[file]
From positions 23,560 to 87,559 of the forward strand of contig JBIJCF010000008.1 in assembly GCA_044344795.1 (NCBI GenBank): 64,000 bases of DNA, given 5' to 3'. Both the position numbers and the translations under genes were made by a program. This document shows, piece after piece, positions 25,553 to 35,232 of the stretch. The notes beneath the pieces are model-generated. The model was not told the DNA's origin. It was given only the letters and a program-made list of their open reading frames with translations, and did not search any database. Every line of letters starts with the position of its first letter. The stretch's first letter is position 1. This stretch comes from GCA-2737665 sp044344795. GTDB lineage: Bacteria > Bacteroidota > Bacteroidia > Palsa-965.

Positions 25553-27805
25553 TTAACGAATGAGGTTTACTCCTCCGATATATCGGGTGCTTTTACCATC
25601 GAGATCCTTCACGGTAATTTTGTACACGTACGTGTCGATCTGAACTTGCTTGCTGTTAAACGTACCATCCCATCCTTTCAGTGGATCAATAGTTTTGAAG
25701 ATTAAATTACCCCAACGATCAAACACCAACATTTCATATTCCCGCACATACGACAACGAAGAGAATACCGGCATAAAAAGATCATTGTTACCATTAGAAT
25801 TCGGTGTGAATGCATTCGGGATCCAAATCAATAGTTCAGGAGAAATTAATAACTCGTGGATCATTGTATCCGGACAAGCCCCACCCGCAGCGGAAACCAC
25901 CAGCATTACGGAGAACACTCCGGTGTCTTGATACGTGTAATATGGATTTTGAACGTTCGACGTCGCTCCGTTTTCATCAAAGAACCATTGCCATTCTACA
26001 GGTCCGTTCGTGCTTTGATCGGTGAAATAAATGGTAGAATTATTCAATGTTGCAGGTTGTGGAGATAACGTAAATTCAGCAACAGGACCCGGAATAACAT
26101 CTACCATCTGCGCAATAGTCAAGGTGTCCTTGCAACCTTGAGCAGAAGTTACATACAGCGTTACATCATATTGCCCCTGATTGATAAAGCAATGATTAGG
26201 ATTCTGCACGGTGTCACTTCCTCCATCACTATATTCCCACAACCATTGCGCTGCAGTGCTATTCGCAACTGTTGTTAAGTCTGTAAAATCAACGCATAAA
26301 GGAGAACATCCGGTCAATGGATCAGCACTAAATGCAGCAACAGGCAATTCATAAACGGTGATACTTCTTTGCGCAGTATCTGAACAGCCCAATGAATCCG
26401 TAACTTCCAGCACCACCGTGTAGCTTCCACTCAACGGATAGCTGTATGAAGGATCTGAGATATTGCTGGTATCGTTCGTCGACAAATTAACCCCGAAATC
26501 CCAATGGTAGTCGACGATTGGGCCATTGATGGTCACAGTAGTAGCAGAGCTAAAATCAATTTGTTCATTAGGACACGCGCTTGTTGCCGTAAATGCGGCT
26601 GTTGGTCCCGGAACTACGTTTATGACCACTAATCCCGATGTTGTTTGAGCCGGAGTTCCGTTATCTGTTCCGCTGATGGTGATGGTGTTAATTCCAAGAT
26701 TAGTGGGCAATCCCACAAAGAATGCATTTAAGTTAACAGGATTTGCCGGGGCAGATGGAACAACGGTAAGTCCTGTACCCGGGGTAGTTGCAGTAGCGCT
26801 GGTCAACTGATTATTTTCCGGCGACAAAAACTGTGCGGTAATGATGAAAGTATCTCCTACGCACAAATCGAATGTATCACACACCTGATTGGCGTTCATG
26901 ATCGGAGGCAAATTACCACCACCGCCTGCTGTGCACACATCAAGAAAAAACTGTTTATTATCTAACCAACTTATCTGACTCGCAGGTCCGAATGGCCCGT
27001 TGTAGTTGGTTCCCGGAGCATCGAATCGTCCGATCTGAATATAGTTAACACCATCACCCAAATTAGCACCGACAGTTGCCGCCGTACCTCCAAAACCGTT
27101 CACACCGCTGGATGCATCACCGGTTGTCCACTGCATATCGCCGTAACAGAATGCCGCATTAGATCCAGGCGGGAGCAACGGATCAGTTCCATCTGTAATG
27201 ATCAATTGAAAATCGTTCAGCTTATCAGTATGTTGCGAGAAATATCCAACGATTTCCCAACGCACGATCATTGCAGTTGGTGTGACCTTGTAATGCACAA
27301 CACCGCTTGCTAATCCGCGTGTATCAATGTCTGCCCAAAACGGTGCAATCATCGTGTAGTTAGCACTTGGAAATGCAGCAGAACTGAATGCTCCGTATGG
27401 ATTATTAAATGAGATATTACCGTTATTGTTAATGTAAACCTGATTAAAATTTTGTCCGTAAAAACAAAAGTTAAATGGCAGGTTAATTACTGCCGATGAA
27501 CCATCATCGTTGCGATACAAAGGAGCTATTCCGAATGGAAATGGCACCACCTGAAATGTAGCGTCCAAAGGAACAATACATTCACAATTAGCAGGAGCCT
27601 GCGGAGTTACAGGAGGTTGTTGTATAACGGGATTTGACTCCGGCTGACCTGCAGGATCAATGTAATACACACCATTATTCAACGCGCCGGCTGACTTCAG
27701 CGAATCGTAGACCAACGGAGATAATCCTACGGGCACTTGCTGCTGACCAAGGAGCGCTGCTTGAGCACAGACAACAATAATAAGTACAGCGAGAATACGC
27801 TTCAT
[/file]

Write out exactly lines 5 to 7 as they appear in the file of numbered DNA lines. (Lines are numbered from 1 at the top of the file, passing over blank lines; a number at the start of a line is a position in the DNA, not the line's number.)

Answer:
25701 ATTAAATTACCCCAACGATCAAACACCAACATTTCATATTCCCGCACATACGACAACGAAGAGAATACCGGCATAAAAAGATCATTGTTACCATTAGAAT
25801 TCGGTGTGAATGCATTCGGGATCCAAATCAATAGTTCAGGAGAAATTAATAACTCGTGGATCATTGTATCCGGACAAGCCCCACCCGCAGCGGAAACCAC
25901 CAGCATTACGGAGAACACTCCGGTGTCTTGATACGTGTAATATGGATTTTGAACGTTCGACGTCGCTCCGTTTTCATCAAAGAACCATTGCCATTCTACA